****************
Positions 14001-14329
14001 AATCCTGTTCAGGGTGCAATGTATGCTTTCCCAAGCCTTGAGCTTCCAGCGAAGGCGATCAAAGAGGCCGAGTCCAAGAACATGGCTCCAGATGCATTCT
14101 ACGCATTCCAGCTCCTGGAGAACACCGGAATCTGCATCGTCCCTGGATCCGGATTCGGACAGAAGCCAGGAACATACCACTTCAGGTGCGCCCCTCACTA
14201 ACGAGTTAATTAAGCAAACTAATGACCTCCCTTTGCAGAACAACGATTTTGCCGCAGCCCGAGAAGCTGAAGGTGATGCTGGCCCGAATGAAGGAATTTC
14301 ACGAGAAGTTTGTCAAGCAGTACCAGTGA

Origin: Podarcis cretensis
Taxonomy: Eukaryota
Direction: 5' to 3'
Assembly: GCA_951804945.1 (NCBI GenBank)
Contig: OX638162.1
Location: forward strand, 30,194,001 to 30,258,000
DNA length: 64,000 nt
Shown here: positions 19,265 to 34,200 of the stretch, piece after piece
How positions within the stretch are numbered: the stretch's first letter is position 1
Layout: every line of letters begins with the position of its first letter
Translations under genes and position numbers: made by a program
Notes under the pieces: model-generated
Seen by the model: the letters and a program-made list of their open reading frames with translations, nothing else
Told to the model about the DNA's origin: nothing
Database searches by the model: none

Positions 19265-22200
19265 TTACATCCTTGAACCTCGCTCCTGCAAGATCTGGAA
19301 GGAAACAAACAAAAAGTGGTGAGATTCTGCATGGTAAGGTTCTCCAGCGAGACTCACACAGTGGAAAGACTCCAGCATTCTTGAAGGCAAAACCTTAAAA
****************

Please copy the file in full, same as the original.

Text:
Positions 14001-14329
14001 AATCCTGTTCAGGGTGCAATGTATGCTTTCCCAAGCCTTGAGCTTCCAGCGAAGGCGATCAAAGAGGCCGAGTCCAAGAACATGGCTCCAGATGCATTCT
14101 ACGCATTCCAGCTCCTGGAGAACACCGGAATCTGCATCGTCCCTGGATCCGGATTCGGACAGAAGCCAGGAACATACCACTTCAGGTGCGCCCCTCACTA
14201 ACGAGTTAATTAAGCAAACTAATGACCTCCCTTTGCAGAACAACGATTTTGCCGCAGCCCGAGAAGCTGAAGGTGATGCTGGCCCGAATGAAGGAATTTC
14301 ACGAGAAGTTTGTCAAGCAGTACCAGTGA

Origin: Podarcis cretensis
Taxonomy: Eukaryota
Direction: 5' to 3'
Assembly: GCA_951804945.1 (NCBI GenBank)
Contig: OX638162.1
Location: forward strand, 30,194,001 to 30,258,000
DNA length: 64,000 nt
Shown here: positions 19,265 to 34,200 of the stretch, piece after piece
How positions within the stretch are numbered: the stretch's first letter is position 1
Layout: every line of letters begins with the position of its first letter
Translations under genes and position numbers: made by a program
Notes under the pieces: model-generated
Seen by the model: the letters and a program-made list of their open reading frames with translations, nothing else
Told to the model about the DNA's origin: nothing
Database searches by the model: none

Positions 19265-22200
19265 TTACATCCTTGAACCTCGCTCCTGCAAGATCTGGAA
19301 GGAAACAAACAAAAAGTGGTGAGATTCTGCATGGTAAGGTTCTCCAGCGAGACTCACACAGTGGAAAGACTCCAGCATTCTTGAAGGCAAAACCTTAAAA